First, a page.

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The Image Processing Group is currently researching on the vision-based vehicle classification task. In order to evaluate our methods, we have created a new Database of images that we have extracted from our video sequences (acquired with a forward looking camera mounted on a vehicle). The database comprises 3425 images of vehicle rears taken from different points of view, and 3900 images extracted from road sequences not containing vehicles. Images are selected to maximize the representativity of the vehicle class, which involves a naturally high variability. In our opinion one important feature affecting the appearance of the vehicle rear is the position of the vehicle relative to the camera. Therefore, the database separates images in four different regions according to the pose: middle/close range in front of the camera, middle/close range in the left, close/middle range in the right, and far range. In addition, the images are extracted in such a way that they do not perfectly fit the contour of the vehicle in order to make the classifier more robust to offsets in the hypothesis generation stage. Instead, some images contain the vehicle loosely (some background is also included in the image), while others only contain the vehicle partially. Several instances of a same vehicle are included with different bounding hypotheses. The images have 64x64 and are cropped from sequences of 360x256 pixels recorded in highways of Madrid, Brussels and Turin.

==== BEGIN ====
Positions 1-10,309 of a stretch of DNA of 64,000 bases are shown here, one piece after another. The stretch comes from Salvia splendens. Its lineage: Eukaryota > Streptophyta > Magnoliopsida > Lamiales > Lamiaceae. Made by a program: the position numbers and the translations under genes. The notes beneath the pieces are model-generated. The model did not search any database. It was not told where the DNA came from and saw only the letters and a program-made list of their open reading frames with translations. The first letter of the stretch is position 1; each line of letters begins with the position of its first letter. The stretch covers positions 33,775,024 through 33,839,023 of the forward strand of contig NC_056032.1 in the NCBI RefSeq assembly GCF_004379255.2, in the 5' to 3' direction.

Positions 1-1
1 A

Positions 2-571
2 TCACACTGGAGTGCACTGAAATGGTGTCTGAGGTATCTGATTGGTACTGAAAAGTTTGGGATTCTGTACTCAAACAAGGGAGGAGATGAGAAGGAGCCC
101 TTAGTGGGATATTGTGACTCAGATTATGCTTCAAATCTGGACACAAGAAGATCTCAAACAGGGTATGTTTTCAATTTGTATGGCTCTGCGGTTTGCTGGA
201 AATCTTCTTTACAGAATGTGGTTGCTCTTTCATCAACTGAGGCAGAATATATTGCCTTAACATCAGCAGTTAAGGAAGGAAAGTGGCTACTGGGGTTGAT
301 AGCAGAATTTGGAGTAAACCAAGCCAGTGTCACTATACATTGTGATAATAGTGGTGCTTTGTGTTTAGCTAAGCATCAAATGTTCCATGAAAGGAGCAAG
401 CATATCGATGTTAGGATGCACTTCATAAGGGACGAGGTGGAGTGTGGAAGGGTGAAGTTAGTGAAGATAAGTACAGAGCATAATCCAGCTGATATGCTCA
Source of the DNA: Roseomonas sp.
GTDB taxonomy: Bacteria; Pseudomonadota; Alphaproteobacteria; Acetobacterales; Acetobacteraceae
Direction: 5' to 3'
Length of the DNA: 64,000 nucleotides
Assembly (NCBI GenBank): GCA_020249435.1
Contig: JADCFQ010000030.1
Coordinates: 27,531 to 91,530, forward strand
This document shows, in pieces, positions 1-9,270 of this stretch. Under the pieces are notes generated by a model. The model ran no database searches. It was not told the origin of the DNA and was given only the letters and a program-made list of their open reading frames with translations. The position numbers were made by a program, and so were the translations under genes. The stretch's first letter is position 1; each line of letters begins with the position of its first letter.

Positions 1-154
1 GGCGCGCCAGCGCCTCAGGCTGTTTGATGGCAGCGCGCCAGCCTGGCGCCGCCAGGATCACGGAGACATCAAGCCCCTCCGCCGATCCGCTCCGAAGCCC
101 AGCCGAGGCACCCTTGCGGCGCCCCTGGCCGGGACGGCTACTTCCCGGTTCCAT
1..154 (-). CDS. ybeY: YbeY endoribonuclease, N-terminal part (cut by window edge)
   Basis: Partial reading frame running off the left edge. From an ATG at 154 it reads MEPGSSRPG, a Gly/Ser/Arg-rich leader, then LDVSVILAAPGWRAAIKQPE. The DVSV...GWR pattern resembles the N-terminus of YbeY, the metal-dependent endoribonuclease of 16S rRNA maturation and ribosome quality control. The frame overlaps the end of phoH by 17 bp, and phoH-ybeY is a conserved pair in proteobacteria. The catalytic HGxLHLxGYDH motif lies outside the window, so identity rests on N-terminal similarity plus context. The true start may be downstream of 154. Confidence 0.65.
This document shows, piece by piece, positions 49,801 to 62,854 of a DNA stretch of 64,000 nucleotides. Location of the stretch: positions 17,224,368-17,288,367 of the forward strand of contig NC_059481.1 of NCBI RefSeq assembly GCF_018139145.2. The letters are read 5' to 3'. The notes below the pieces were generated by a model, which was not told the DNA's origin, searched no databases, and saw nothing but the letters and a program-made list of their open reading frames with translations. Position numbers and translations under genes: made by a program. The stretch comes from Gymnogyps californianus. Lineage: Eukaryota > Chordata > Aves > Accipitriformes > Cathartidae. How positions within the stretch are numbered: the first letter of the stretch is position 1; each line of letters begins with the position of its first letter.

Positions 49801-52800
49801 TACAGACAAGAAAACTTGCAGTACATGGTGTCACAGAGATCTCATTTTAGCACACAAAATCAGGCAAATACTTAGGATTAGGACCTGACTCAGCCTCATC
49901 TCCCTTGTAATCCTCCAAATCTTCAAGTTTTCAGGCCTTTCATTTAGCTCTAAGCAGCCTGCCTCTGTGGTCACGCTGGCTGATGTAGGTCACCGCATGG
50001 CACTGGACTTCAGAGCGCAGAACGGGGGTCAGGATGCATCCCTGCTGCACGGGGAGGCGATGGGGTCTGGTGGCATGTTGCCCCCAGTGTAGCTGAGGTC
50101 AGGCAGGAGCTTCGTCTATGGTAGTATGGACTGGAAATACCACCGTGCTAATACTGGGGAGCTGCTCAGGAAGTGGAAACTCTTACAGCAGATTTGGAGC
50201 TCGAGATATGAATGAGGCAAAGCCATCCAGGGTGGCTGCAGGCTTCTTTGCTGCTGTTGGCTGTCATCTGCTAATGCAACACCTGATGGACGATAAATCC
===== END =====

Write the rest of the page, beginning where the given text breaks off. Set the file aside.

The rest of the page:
The database is open for use of other researchers and can be downloaded here.
Apart from the images of our own collection, we are also using a small set of images of other databases in order to round the number of images to 4000 thousand vehicles images and 4000 non-vehicle images. In particular, we are using images extracted from the Caltech Database  and the TU Graz-02 Database . The subset of images from these databases used for our experiments images is linked here.
The complete set of images is selected so that it covers many different drivind conditions, especially relating to weather. In fact, from the 2000 images devoted to each of the image regions (1000 vehicles instances and 1000 non-vehicle images), 20% of them are taken in sunny weather, 20% in cloudy days, 20% in medium conditions (neither very sunny nor cloudy), 20% with poor illumination (down/dusk), 10% with light rain, 5% with bad resolution cameras, and 2,5% in tunnels (with artificial light).
 The Caltech Database (Computational Vision at California Institute of Technology, Pasadena), http://www.vision.caltech.edu/html-files/archive.html. Accessed 14 May 2011.
 R Fergus, P Perona, A Zisserman, in Proceedings of the IEEE Computer Society Conference on Computer Vision and Pattern Recognition, Madison, Wisconsin, 16–22 June 2003.
 The TU Graz-02 Database (Graz University of Technology), http://www.emt.tugraz.at/~pinz/data/GRAZ_02/. Accessed 14 May 2011.
 A Opelt, A Pinz, in Proceedings of the 14th Scandinavian Conference on Image Analysis, Joensuu, Finland, 19–22 June 2005.
For questions about these test images, please contact Jon Arróspide at email@example.com.
J. Arróspide, L. Salgado, M. Nieto, “Video analysis based vehicle detection and tracking using an MCMC sampling framework”, EURASIP Journal on Advances in Signal Processing, vol. 2012, Article ID 2012:2, Jan. 2012 (doi: 10.1186/1687-6180-2012-2)
Grupo de Tratamiento de Imágenes (GTI), E.T.S.Ing. Telecomunicación
Universidad Politécnica de Madrid (UPM)
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